How do taxes work for non-resident citizens?
August 19, 2015 6:05 PM   Subscribe

How do (Canadian) taxes work for non-resident citizens, if they work for a short time in Canada?

I'm definitely a non-resident citizen. I've been living in Germany for the past year, and I will be living in Copenhagen next year. However, for two weeks, I'm working in Canada to make a little bit of money. It will be on the order of 3--5 thousand dollars, which if I were a resident, would be below the personal exemption.

I had heard that if you were only in Canada for a short time, then you don't have to pay taxes on Canadian income.

So how does this work? Should I get the company to take of taxes as usual, or should I tell them not to?
posted by vernondalhart to Work & Money (1 answer total) 1 user marked this as a favorite
I'm a Canadian citizen living in the U.S., so I've pored over the CRA instructions many times. That said, I'm not a professional tax preparer, and if you want it done right it might be worth consulting one.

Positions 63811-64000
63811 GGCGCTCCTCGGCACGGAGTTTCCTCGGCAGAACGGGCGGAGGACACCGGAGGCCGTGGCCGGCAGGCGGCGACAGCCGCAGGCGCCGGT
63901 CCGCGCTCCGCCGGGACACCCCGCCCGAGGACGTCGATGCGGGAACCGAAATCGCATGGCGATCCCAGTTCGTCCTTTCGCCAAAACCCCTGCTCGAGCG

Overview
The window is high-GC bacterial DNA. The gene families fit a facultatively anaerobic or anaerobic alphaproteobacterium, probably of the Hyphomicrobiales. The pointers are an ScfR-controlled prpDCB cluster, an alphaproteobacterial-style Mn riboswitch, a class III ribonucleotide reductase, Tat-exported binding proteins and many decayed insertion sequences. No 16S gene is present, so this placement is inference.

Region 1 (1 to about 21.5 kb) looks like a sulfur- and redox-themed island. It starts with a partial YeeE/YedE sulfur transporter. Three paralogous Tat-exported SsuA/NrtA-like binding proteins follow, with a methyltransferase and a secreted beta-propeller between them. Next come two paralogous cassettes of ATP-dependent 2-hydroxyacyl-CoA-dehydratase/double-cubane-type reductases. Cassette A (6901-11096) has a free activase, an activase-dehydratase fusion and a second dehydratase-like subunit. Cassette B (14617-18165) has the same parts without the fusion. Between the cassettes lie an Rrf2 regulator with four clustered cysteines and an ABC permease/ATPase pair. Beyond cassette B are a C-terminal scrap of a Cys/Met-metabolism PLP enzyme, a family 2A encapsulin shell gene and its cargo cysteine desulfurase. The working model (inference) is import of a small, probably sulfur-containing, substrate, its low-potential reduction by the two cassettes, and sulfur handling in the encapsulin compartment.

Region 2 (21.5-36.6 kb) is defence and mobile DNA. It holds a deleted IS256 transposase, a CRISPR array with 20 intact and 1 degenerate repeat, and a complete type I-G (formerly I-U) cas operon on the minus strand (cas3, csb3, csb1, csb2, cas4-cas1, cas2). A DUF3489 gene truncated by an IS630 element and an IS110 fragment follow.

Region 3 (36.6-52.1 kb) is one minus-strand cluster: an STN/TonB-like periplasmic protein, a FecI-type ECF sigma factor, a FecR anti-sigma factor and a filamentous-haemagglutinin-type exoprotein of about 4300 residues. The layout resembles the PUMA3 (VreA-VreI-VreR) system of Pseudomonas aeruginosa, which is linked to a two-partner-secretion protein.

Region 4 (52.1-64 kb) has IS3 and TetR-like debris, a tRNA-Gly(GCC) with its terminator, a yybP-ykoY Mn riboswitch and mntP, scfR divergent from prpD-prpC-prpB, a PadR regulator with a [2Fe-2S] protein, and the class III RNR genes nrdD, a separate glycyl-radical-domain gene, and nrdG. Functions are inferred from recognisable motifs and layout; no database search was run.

First: As a non-resident of Canada, you pay tax on income you receive from sources in Canada. The type of tax you pay and the requirement to file an income tax return depend on the type of income you receive.

Also, if you are a non-resident of Canada who receives less than 90% of your world income from Canadian sources, you are not normally allowed to claim most non-refundable tax credits, including the basic personal amount. (The exceptions are disability amounts, student loan interest, tuition, and charitable donations.) See the instructions for Schedule B here.

That said, there is this whole "Section 217" business that I've never really understood, but which might be worth looking into in your case. (I've never bothered with it myself, since I've never had any tax liability during the years I've filed as a non-resident.)
posted by Johnny Assay at 8:28 PM on August 19, 2015

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